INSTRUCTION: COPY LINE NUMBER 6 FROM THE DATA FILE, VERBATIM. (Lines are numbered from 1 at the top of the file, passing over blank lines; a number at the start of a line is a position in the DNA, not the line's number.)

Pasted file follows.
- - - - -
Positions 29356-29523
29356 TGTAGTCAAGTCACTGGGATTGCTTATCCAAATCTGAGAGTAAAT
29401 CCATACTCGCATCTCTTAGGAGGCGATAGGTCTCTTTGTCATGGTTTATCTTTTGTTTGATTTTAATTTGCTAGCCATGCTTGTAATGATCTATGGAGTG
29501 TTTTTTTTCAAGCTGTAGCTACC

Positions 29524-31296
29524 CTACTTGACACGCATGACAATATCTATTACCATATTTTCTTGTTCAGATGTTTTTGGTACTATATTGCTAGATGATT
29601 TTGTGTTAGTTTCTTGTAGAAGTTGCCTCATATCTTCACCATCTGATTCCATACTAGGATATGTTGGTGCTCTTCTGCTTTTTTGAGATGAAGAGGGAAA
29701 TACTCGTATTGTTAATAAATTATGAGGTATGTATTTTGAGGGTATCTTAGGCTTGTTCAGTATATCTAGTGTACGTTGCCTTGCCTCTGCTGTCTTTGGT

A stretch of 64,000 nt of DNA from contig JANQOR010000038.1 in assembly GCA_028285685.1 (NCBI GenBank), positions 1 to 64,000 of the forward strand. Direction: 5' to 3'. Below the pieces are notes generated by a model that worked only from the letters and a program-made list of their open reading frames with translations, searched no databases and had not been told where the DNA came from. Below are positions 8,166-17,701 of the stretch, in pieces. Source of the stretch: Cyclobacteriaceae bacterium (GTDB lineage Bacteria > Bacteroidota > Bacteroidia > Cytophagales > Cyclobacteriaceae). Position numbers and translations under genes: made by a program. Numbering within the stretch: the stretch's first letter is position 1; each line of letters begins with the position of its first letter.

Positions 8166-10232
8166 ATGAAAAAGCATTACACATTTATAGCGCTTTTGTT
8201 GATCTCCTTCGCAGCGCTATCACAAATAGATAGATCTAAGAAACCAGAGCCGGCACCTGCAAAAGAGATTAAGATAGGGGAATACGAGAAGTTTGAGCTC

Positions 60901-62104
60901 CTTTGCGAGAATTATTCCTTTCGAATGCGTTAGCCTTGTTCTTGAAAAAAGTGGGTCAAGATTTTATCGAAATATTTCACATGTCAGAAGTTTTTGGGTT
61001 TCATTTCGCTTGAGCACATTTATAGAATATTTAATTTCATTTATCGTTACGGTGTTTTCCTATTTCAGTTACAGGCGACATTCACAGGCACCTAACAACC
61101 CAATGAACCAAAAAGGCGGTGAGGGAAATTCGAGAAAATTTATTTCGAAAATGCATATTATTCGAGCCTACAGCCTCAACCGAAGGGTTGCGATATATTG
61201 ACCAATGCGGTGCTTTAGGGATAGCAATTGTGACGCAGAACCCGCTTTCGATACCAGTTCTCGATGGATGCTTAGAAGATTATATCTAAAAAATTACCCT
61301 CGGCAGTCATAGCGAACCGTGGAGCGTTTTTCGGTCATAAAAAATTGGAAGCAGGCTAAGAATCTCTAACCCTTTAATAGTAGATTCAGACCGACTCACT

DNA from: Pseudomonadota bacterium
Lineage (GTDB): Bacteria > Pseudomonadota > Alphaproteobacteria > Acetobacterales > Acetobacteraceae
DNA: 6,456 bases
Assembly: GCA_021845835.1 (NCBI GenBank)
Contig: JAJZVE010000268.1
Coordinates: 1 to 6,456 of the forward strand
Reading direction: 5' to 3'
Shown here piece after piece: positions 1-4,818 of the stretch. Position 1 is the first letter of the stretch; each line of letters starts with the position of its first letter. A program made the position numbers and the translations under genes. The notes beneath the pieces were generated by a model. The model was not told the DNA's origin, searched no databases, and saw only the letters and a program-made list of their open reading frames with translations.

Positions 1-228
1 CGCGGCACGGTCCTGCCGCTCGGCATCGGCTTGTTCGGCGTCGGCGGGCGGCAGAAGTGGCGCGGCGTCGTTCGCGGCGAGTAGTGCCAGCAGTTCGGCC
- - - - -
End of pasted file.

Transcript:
29524 CTACTTGACACGCATGACAATATCTATTACCATATTTTCTTGTTCAGATGTTTTTGGTACTATATTGCTAGATGATT